My story continues in Princess Iyomon Diaries. Look out for this in the coming months on this very page.

Make sure you check back here regularly.

LUL (Love you lots).

Princess Iyomon

Saturday, 9 June 2012

Seaside Experience

Planting Season 1894


I am quite looking forward to today’s adventure at the seaside now that I have had time to acclimatise to the coast and sounds of the sea. 

Let me introduce Ama; she is our host Chief Iziengbe’s last daughter by his second wife, he has  four wives. She is about our age (Uwa and Me); fair and light skinned, she  always seems to have this grin on her face that makes you not quite sure if she was mocking you or not. By and by, I decided not to take offence at her jokes ( it seems that she forgets that  I am a royal princess and that she must show some respect); by the looks of things, this would be very difficult to uphold, therefore  accommodating her seems a fine solution for she is my escort on this visit; I have heard tales of young girls deliberately taking their guest into a cross road in the forest and losing them there on account of them showing some disrespect in order to take the person  down a peg or two . I am smart enough to know not to get on anyone’s wrong side particularly in a place I am not familiar with.   It is not my intention to provide anyone with a chance to loss me at sea, I might end up in the undersea Kingdom and never see my friends and family again, this would be unbearable. I am going to be very nice to Ama.

As soon as the sun came up this morning, we girls:  Ama, Omosegho (Ama’s senior sister),  Uwa, Ejiehia (Uwa’s half sister) Edugie and Me, downed our breakfast of roasted corn and assorted  nuts with spring water as fast as we could and set off for what promised to be a life time experience for us visitors from Benin.

By the time we arrived at the beach, which must have been a couple of hours, the sun was already high in the sky and so it was quite humid though the cool breeze from the sea cooled us. Ama and Omosegho, took us to a rocky part of the beach where we dropped our bags and calabash pots . Omosegho explained that since it was our first time at the seaside, we could just stay very close to the rocks and not have to step into the sea if we did not feel up to it.  She showed us how to play in the rock pool, she took me gently by the hand, swishing the warm sea water with her feet and scooping up handfuls of beach sand simultaneously. The glistering sand sieved through her fingers forming pretty patterns as they dropped to the rock pool floor.  This proved to be a very enjoyable experience for me as I begun to enjoy sieving bigger stones and rocks from the little ones, the colourful sea shells added a new dimension to the pattern making.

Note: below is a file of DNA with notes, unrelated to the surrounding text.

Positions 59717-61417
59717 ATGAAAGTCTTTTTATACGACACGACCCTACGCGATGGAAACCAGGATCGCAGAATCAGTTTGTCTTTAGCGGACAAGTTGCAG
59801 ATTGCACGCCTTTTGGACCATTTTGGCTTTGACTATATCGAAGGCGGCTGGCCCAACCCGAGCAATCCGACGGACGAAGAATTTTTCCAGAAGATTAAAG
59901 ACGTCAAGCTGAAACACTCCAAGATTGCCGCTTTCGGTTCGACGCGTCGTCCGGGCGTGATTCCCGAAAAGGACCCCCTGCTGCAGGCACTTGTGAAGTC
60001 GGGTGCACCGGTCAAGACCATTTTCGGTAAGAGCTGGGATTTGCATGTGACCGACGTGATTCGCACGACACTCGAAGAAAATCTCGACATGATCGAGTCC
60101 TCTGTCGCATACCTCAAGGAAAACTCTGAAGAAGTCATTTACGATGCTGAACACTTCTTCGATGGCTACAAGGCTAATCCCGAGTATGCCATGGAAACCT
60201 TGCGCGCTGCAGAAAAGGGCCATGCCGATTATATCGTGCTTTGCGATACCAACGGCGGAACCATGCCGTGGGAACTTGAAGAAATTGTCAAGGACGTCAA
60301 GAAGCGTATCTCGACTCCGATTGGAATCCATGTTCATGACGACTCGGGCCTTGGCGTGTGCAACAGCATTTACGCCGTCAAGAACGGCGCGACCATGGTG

‘Come on, see if you can catch me!’ it was Ama running deliriously down the beach making intertwining footprints as she ran. I was quite taken by the patterns she made and even more fascinated by how quickly the waves wiped them off; she seemed to be able to get away from the waves before they caught up with her making it all seem so effortless and fun.

‘Come on let’s try it;’ Uwa was saying but before I had time to respond, she had raced after Ama, leaving me alone with Edugie who also seemed to be desperate to join in; I gave in.

‘Why not, let’s join in.’ I chased after Uwa and Edugie followed suit; I could not believe that I had lost all my fear of the sea, where I found the courage, I would never know but I was soon enjoying the feel of the warm sea water and squelching sand under my feet. What a great time I had running up and down that beach, playing ‘Catch Me if you can’ game with the waves.

We must have carried on for hours, for by the time we knew it, the sun was at its highest point in the sky and we needed to have our lunch. We took shelter under a nearby shrub, spreading out, we gobbled our lunch of fresh forest fruit and bean cakes.

‘Ok, this is what you do, first find some crab holes and then watch out to see where the crab is; when it leaves its hole, you give it enough time to go some distance from it, then you creep up to the hole and fill it up with sand to  block it;. When the crab comes back and cannot get back into its hole, you have to catch it by putting a calabash pot over it and scooping it up from the ground. Small baby crabs are no good because they won’t have much meat on them. Is this understood?’

‘Yes’ We all answered  in chorus.

‘Good, off we go then, but if you want to watch me catch a crab before trying to do so yourself, you can;’ ‘ Come on, off we go!’ It was Omosegho our now group leader instructing us on crab catching.

This was to be our first and only lesson in seaside crab trapping.